Skip to main content

Axanar has settled its lawsuit with Paramount over its Star Trek fan film

Axanar has settled its lawsuit with Paramount over its Star Trek fan film


The decision allows all parties to skip a juried trial

Share this story

If you buy something from a Verge link, Vox Media may earn a commission. See our ethics statement.

Axanar Productions

Just weeks after a US District Court Judge rejected the claims of fair use from the producers of the Star Trek fan film Axanar, Paramount and Axanar Productions have announced a settlement that will allow both parties to skip a juried trial.

In the settlement, Axanar Productions and its owner, Alec Peters, acknowledged that the film and its prequel, Prelude to Axanar, were “were not approved by Paramount or CBS, and that both works crossed boundaries acceptable to CBS and Paramount relating to copyright law.”

the producers will need to make “substantial changes” to their film

Furthermore, the settlement will require the the producers to make “substantial changes to Axanar to resolve this litigation,” and future productions from the company will adhere to the new fan-film guidelines put forth by Paramount as a result of this case. Those rules state that productions must be less than 15 minutes long, they can’t use the name Star Trek in their title, and they must use commercially available costumes and props. Fundraising for such films is capped at $50,000. It’s unclear exactly what the settlement will mean for Prelude to Axanar, or whether Axanar Productions has immediate plans to continue or scrap production on its main film.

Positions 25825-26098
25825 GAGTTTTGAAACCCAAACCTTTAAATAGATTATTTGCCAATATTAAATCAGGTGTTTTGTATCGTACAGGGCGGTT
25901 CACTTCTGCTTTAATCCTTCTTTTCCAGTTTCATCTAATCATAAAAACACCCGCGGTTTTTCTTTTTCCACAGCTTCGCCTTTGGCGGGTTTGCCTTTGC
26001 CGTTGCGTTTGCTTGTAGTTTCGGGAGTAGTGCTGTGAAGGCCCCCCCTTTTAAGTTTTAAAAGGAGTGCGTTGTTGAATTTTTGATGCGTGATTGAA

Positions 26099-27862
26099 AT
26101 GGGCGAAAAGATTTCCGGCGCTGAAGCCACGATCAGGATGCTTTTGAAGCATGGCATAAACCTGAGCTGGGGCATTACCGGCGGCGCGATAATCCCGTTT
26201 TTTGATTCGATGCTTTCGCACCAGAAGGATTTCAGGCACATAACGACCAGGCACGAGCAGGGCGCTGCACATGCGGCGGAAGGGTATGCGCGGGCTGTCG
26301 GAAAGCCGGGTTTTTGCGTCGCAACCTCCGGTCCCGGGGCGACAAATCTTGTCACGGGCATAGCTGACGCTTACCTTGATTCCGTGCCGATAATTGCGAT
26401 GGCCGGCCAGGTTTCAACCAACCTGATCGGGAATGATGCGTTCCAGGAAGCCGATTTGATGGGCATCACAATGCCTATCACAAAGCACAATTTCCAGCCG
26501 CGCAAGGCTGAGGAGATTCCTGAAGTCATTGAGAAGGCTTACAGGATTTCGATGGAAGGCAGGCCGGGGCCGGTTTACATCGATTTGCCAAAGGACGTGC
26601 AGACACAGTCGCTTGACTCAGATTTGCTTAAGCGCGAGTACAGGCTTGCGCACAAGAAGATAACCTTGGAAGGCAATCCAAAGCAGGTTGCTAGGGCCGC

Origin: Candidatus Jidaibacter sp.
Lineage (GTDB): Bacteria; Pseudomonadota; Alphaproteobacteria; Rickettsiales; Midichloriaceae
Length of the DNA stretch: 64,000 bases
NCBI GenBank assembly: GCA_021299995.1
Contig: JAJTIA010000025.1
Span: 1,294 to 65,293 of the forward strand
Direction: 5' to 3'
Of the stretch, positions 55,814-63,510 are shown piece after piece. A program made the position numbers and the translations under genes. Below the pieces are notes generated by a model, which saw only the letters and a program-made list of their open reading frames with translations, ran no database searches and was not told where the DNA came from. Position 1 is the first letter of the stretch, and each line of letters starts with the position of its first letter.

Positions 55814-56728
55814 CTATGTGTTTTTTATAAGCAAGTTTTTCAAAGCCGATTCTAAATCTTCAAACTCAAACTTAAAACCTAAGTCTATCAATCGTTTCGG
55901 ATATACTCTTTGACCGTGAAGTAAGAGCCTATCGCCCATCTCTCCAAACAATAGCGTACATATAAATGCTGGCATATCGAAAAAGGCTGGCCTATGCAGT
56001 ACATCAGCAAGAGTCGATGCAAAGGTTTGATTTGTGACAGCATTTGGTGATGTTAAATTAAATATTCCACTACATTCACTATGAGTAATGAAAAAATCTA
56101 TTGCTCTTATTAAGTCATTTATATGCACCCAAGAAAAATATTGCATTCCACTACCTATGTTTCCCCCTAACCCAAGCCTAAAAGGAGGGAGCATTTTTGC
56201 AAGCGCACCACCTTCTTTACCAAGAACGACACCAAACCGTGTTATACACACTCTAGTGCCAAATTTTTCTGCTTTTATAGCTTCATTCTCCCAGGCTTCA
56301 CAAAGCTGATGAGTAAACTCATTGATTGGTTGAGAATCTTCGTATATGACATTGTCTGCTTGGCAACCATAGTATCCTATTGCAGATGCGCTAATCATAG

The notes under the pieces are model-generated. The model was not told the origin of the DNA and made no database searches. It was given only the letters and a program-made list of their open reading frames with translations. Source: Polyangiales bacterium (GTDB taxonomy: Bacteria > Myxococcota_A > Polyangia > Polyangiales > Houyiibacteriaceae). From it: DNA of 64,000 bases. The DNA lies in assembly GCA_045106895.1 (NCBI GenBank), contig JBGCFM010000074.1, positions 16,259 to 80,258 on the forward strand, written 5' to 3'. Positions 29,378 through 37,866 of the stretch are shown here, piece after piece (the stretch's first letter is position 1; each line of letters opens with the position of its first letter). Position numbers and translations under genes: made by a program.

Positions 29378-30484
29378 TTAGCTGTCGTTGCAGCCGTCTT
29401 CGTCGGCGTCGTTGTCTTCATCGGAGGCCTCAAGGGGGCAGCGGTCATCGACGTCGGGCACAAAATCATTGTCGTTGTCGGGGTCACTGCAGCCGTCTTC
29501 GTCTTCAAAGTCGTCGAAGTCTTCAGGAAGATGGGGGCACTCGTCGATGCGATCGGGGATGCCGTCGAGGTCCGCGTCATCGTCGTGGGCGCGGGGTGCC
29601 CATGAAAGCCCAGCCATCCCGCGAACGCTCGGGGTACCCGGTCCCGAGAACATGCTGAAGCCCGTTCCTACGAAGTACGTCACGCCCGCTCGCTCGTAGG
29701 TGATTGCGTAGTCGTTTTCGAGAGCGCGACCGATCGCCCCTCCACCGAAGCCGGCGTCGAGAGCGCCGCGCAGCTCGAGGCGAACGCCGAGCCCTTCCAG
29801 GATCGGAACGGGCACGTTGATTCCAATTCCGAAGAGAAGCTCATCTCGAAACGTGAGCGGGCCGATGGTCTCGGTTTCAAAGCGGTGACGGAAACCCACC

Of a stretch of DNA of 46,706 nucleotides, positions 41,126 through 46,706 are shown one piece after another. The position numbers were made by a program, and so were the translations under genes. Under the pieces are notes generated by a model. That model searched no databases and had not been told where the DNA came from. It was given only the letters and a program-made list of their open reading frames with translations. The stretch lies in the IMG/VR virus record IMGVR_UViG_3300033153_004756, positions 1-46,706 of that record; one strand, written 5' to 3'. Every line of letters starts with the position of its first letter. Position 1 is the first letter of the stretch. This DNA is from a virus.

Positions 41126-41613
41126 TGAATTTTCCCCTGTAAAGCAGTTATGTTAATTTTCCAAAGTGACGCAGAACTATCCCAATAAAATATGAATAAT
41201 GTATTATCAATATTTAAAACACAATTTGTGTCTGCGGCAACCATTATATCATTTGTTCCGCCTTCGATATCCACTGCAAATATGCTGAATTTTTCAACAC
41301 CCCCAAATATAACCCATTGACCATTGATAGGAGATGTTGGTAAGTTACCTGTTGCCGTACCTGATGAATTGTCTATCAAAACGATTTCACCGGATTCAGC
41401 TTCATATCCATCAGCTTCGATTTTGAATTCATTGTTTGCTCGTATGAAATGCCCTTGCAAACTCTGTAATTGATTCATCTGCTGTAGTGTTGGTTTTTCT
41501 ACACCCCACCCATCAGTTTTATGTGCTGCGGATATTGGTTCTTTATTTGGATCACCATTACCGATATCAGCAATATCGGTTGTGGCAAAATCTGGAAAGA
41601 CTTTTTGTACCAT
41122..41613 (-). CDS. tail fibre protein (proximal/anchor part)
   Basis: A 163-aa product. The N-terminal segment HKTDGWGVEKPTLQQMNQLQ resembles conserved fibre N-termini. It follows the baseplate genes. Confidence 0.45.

Paramount Pictures, which owns the Star Trek franchise, sued the production last year for infringing on its copyright after Axanar raised more than $1 million in a pair of crowdfunding campaigns to produce a professionally crafted fan film. The lawsuit has prevented the filmmakers from beginning production. Last summer, J.J. Abrams indicated at an event that the lawsuit was “going away,” only to have Paramount continue its suit. The filmmakers tried to claim that their production fell under fair-use guidelines, and that Paramount couldn’t copyright the Klingon language.